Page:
[Skip to Navigation]
Case Reports
May 1936


Author Affiliations

From the Pediatric and Pathology Departments of Mercy Hospital, and the Loyola University School of Medicine.

Am J Dis Child. 1936;51(5):1126-1137. doi:10.1001/archpedi.1936.01970170122011

From the pathologic point of view it is known that cysts and diverticula occurring in the intestinal tract, including those of the true enterogenous type, frequently cause obstructive and other phenomena. Clinically it is hard to determine the presence of such an abnormality during life, even with the help of roentgen investigation. The following recently observed case will serve as an example, with rather peculiar accompaniments, of enterogenous abnormalities found in an infant at necropsy.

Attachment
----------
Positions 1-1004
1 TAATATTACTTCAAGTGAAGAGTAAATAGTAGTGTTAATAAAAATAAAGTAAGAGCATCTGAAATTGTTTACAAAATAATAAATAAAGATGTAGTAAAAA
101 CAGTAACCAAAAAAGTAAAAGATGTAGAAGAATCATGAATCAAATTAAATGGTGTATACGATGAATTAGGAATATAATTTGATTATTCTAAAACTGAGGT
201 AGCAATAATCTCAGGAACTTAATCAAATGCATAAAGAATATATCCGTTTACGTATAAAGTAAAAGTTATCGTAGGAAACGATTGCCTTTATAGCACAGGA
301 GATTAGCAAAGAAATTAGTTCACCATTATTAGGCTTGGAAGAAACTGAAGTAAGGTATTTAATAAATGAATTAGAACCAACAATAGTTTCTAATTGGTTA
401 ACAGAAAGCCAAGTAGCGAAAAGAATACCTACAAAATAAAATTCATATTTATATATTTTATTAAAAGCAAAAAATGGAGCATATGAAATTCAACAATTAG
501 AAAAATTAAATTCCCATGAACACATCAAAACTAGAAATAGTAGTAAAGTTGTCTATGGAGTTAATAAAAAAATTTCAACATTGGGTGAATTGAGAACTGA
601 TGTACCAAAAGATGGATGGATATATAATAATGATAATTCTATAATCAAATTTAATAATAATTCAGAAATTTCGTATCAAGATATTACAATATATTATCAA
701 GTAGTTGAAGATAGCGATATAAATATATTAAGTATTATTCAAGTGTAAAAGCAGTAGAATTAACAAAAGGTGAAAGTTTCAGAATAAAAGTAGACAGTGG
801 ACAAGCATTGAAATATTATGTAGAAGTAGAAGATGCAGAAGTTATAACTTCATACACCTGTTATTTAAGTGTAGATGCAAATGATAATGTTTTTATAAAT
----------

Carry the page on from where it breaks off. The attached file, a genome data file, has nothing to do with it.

REPORT OF A CASE  Personal History.—The patient was a 4½ month old boy. The weight at birth was 8 pounds (3,629 Gm.). He was the third child of his mother. There had been two miscarriages. An apparently significant fact was that the child's grandmother had given birth to thirteen children, ten of whom had died at less than 6 months of age, from "intestinal trouble."Clinical History.—The baby was admitted to Mercy Hospital

Add or change institution